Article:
[kuhm-puh-nee] /ˈkʌm pə ni/
noun, plural companies.
a number of individuals assembled or associated together; group of people.
a guest or guests:
We’re having company for dinner.
an assemblage of persons for social purposes.
companionship; fellowship; association:
I always enjoy her company.
one’s usual companions:
I don’t like the company he keeps.
a number of persons united or incorporated for joint action, especially for business:
a publishing company; a dance company.
(initial capital letter) the members of a firm not specifically named in the firm’s title:
George Higgins and Company.
a unit of firefighters, including their special apparatus:
a hook-and-ladder company.
Also called ship’s company. a ship’s crew, including the officers.
a medieval trade guild.
the Company, Informal. a nation’s major intelligence-gathering and espionage organization, as the U.S. Central Intelligence Agency.
verb (used without object), companied, companying.
Archaic. to associate.
verb (used with object), companied, companying.
Archaic. to accompany.
noun (pl) -nies
a number of people gathered together; assembly
the fact of being with someone; companionship: I enjoy her company
a social visitor or visitors; guest or guests
a business enterprise
the members of an enterprise not specifically mentioned in the enterprise’s title Abbreviation Co, co
a group of actors, usually including business and technical personnel
a unit of around 100 troops, usually comprising two or more platoons
the officers and crew of a ship
a unit of Girl Guides
(English history) a medieval guild
keep company, bear company
verb -nies, -nying, -nied
(archaic) to keep company or associate (with someone)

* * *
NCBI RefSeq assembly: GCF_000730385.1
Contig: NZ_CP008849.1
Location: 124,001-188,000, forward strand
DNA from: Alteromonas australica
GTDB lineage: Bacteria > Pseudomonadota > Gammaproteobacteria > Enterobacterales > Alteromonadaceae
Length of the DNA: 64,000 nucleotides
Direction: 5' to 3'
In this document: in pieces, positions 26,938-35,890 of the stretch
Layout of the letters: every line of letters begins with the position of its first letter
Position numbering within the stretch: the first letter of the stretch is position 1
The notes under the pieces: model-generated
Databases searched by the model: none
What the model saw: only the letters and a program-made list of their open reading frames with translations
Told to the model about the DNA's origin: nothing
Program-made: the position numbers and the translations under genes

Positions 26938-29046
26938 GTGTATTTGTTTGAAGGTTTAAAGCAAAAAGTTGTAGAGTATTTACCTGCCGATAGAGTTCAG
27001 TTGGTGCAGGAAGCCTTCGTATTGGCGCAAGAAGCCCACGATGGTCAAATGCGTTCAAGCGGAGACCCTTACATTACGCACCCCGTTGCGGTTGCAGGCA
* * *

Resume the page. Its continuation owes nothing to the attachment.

mid-12c., “large group of people,” from Old French compagnie “society, friendship, intimacy; body of soldiers” (12c.), from Late Latin companio (see companion). Meaning “companionship” is from late 13c. Sense of “business association” first recorded 1550s, having earlier been used in reference to trade guilds (c.1300). Meaning “subdivision of an infantry regiment” is from 1580s. Abbreviation co. dates from 1670s.
[kuh m-par-uh-suh n] /kəmˈpær ə sən/ noun 1. the act of comparing. 2. the state of being compared. 3. a likening; illustration by similitude; comparative estimate or statement. 4. Rhetoric. the considering of two things with regard to some characteristic that is common to both, as the likening of a hero to a lion in […]
[kon-dahyl, -dl] /ˈkɒn daɪl, -dl/ noun 1. Anatomy. the smooth surface area at the end of a bone, forming part of a joint. 2. (in arthropods) a similar process formed from the hard integument. /ˈkɒndɪl/ noun 1. the rounded projection on the articulating end of a bone, such as the ball portion of a ball-and-socket […]
[in-ter-kuh n-fesh-uh-nl] /ˌɪn tər kənˈfɛʃ ə nl/ adjective 1. common to or occurring between churches having different confessions.
[in-ter-kuh-nekt] /ˌɪn tər kəˈnɛkt/ verb (used with object) 1. to with one another. verb (used without object) 2. to be or become or interrelated. adjective 3. Telecommunications. /ˌɪntəkəˈnɛkt/ verb (intransitive) often foll by with 1. to relate well: people I really interconnect with 2. to be meaningfully or complexly related or joined: these three strands […]